MERCER BAGGS: “Rahm Tough: Spaniard charges to Open victory.” Jon Rahm will claim him maiden major title this week by powering his way through the winds and fescue at Carnoustie.

    JAY COFFIN: “Thomas wins second major, ascends to world No. 1 again.” Shortly after The Open last year, Thomas rolled through the end of the PGA Tour season. This is the time of year he likes best. Despite a poor Open record the last two years, he’s not remotely concerned. He’s a tad miffed he didn’t win in France two weeks ago and comes to Carnoustie refreshed, with a gameplan, and ready to pounce.



    Who or what will be the biggest surprise?

    HOGGARD: Style of play. Given Carnoustie’s reputation as a brute, the surprise will be how the champion arrives at his lofty perch. Unlike previous editions at Carnoustie, this week’s dry conditions will promote more aggressive play off the tee and the winner will defy the norm and power his way to victory.

    LAVNER: Tiger Woods. This is Woods’ best chance to win a major this year, and here’s believing he contends. His greatest strengths are his iron game and scrambling, and both aspects will be tested to the extreme at Carnoustie, helping separate him from some of the pretenders. With even a little cooperation from his putter, he should be in the mix.

    BAGGS: Padraig Harrington. He had a good opening round last week at the Scottish Open and has some good vibes being the 2007 Open champion at Carnoustie. He won’t contend for four rounds, but a few days in the mix would be a nice surprise.

    COFFIN: Alex Noren. Perhaps someone ranked 11th in the world shouldn’t be a surprise, but with so much focus on some of the bigger, household names, don’t be surprised when Noren is in contention on Sunday. He hasn’t finished worse than 25th since early May and won two weeks ago in France. He also tied for sixth place last year at Royal Birkdale.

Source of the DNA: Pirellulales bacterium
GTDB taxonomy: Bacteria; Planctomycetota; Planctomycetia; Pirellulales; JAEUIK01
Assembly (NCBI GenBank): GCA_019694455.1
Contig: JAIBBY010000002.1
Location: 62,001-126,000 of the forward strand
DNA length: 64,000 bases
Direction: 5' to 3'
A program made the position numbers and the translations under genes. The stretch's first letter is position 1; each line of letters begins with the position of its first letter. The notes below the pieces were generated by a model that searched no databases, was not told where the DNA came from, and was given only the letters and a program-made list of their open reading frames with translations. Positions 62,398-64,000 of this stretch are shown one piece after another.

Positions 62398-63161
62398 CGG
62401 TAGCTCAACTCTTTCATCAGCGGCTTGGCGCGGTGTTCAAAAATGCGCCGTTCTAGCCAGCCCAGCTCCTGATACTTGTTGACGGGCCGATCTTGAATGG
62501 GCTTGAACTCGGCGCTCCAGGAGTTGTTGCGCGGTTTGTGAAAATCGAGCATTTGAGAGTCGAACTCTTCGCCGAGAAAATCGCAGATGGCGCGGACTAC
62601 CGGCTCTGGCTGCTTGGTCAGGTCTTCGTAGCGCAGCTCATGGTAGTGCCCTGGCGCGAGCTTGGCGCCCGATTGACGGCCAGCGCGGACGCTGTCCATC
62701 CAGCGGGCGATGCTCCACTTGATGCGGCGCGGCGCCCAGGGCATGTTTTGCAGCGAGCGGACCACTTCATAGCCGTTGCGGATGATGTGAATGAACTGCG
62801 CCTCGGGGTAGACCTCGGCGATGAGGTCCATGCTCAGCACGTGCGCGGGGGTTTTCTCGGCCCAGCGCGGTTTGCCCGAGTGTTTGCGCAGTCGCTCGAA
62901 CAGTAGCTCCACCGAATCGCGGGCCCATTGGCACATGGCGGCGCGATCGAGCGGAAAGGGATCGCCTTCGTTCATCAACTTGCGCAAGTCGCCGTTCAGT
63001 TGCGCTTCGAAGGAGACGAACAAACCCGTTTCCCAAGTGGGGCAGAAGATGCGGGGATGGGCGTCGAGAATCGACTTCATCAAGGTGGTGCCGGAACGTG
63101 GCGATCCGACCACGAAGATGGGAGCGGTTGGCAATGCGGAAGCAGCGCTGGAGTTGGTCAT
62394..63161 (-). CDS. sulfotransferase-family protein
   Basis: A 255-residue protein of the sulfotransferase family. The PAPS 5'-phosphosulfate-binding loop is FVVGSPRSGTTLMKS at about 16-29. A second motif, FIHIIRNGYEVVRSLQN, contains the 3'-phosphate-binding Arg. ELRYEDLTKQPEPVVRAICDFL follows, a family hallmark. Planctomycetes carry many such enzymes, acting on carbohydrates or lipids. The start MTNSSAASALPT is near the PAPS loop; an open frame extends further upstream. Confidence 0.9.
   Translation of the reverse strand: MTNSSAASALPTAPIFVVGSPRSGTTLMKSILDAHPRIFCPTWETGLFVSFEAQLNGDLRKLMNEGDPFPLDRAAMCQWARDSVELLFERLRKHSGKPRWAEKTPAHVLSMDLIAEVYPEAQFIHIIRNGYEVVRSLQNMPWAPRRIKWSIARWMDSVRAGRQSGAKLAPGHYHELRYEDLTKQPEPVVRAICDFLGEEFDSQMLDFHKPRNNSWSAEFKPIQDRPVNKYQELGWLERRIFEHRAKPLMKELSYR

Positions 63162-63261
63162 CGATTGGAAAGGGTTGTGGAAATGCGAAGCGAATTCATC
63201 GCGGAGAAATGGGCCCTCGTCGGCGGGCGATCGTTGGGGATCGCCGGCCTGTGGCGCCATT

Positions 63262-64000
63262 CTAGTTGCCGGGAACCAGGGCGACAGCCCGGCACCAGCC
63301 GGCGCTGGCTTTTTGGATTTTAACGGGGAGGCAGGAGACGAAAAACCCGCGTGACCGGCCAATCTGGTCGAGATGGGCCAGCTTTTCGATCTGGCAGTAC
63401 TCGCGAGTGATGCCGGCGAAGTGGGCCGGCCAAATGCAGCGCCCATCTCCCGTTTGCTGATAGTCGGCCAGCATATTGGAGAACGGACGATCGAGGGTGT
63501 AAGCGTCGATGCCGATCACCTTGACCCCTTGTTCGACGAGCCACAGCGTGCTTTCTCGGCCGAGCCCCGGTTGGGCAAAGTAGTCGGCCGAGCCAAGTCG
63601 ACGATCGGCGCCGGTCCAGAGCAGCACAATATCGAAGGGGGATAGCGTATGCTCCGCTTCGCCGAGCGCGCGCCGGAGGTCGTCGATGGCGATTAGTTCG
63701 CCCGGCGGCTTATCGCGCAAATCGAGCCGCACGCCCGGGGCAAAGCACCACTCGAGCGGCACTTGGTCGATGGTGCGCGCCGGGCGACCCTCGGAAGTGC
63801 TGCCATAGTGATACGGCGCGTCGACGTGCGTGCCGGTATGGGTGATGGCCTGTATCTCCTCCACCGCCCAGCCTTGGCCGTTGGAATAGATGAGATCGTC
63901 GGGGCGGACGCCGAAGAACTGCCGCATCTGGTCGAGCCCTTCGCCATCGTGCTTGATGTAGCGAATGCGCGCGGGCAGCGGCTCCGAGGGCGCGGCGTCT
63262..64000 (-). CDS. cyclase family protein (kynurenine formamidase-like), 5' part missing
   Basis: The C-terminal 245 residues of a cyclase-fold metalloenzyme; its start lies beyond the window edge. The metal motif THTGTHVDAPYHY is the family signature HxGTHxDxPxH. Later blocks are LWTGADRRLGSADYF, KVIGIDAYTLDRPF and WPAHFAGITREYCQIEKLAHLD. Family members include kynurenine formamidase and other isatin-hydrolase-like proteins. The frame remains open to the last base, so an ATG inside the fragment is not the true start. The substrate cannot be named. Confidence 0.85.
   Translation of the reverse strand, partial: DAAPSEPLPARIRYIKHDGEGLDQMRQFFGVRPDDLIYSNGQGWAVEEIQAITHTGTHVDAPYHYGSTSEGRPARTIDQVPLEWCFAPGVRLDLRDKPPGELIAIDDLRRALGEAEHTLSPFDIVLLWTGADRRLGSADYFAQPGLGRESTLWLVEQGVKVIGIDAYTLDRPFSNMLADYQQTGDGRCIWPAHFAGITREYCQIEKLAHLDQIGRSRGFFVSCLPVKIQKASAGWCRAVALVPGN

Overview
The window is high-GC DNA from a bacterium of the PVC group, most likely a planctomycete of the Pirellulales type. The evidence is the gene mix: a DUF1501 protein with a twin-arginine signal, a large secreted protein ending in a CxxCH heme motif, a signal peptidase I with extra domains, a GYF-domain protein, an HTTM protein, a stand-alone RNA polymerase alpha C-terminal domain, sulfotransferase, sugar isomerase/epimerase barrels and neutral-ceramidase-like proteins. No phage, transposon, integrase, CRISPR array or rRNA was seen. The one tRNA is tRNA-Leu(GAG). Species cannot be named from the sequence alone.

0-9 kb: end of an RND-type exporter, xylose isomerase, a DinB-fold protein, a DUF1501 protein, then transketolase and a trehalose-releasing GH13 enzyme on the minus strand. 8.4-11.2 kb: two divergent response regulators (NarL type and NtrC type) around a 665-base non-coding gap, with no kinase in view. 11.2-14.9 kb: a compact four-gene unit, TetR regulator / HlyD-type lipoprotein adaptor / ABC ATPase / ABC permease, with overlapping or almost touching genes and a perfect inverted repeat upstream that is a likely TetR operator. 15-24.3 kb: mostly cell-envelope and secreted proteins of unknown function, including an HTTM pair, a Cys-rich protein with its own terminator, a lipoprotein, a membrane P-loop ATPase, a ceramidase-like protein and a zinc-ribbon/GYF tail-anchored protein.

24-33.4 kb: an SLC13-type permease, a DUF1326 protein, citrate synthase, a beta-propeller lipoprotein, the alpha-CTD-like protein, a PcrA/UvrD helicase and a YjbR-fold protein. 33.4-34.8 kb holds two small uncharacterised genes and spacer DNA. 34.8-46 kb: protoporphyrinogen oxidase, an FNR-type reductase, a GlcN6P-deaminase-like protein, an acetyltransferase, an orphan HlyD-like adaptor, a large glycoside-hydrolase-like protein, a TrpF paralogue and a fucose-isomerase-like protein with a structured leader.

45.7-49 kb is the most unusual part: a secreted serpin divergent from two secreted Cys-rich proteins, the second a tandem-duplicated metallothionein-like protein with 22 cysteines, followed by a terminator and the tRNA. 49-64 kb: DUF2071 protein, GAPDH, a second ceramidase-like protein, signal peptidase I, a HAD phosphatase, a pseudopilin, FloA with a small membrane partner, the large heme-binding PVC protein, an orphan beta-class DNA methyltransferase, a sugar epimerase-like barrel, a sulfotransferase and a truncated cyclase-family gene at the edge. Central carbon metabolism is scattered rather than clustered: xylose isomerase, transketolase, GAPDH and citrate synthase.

Who or what will be the biggest disappointment?

    HOGGARD: Jordan Spieth. Although he was brilliant on his way to victory last year at Royal Birkdale, Spieth is not the same player for this week’s championship, the byproduct of a balky putter that has eroded his confidence. Spieth said giving back the claret jug this week was hard, but his finish will be even tougher.

    LAVNER: Weather. This might sound a little sadistic, but one of the unique joys of covering this tournament is to watch the best in the world battle conditions they face only once a year – the bone-chilling cold, the sideways rain, the howling wind. It doesn’t appear as though that’ll happen this year. With only a few hours of light rain expected, and no crazy winds in the forecast, the biggest challenge for these stars will be judging the bounces on the hard, baked-out turf.

    BAGGS: Jordan Spieth. The defending champion is still trying to find his winning form and Carnoustie doesn’t seem the place to do that. As much as he says he loves playing in strong winds, there should be enough danger around here to frustrate Spieth into a missed cut.

    COFFIN: Rory McIlroy. I hope I’m wrong on this, because the game is better when Rory is in contention at majors. Putting always has been his issue and seemingly always will be. While there isn’t as much of a premium placed on putting this week because of slower greens, he may still have to hit it close. Super close.



    What will be the winning score?

    HOGGARD: 10 under. The last two Opens played at Carnoustie were won with 7-under and 6-over totals, but this week’s conditions will favor more aggressive play and lower scores. Expect to see plenty of birdies, but the great equalizer will come on Sunday when wind gusts are forecast to reach 25 mph.